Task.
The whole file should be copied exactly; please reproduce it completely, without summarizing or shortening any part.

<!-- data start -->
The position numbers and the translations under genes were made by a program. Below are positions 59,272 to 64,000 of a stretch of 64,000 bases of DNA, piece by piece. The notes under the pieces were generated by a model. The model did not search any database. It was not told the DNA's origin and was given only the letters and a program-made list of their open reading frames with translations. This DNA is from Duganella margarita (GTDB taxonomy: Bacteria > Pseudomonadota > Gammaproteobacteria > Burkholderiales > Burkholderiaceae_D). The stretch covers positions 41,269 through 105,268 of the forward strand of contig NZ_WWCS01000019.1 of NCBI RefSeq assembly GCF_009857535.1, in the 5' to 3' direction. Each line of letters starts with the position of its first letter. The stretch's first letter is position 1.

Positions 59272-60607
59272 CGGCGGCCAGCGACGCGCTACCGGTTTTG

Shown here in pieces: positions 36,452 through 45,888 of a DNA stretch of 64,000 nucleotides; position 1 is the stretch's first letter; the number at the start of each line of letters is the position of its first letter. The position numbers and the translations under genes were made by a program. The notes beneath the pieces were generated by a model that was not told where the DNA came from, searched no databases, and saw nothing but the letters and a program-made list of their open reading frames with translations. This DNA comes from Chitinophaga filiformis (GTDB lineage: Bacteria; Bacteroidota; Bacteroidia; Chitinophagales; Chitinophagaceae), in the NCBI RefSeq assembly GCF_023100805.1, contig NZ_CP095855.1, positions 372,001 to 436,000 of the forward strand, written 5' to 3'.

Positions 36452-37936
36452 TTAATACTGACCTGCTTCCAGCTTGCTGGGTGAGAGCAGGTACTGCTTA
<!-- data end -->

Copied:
The position numbers and the translations under genes were made by a program. Below are positions 59,272 to 64,000 of a stretch of 64,000 bases of DNA, piece by piece. The notes under the pieces were generated by a model. The model did not search any database. It was not told the DNA's origin and was given only the letters and a program-made list of their open reading frames with translations. This DNA is from Duganella margarita (GTDB taxonomy: Bacteria > Pseudomonadota > Gammaproteobacteria > Burkholderiales > Burkholderiaceae_D). The stretch covers positions 41,269 through 105,268 of the forward strand of contig NZ_WWCS01000019.1 of NCBI RefSeq assembly GCF_009857535.1, in the 5' to 3' direction. Each line of letters starts with the position of its first letter. The stretch's first letter is position 1.

Positions 59272-60607
59272 CGGCGGCCAGCGACGCGCTACCGGTTTTG

Shown here in pieces: positions 36,452 through 45,888 of a DNA stretch of 64,000 nucleotides; position 1 is the stretch's first letter; the number at the start of each line of letters is the position of its first letter. The position numbers and the translations under genes were made by a program. The notes beneath the pieces were generated by a model that was not told where the DNA came from, searched no databases, and saw nothing but the letters and a program-made list of their open reading frames with translations. This DNA comes from Chitinophaga filiformis (GTDB lineage: Bacteria; Bacteroidota; Bacteroidia; Chitinophagales; Chitinophagaceae), in the NCBI RefSeq assembly GCF_023100805.1, contig NZ_CP095855.1, positions 372,001 to 436,000 of the forward strand, written 5' to 3'.

Positions 36452-37936
36452 TTAATACTGACCTGCTTCCAGCTTGCTGGGTGAGAGCAGGTACTGCTTA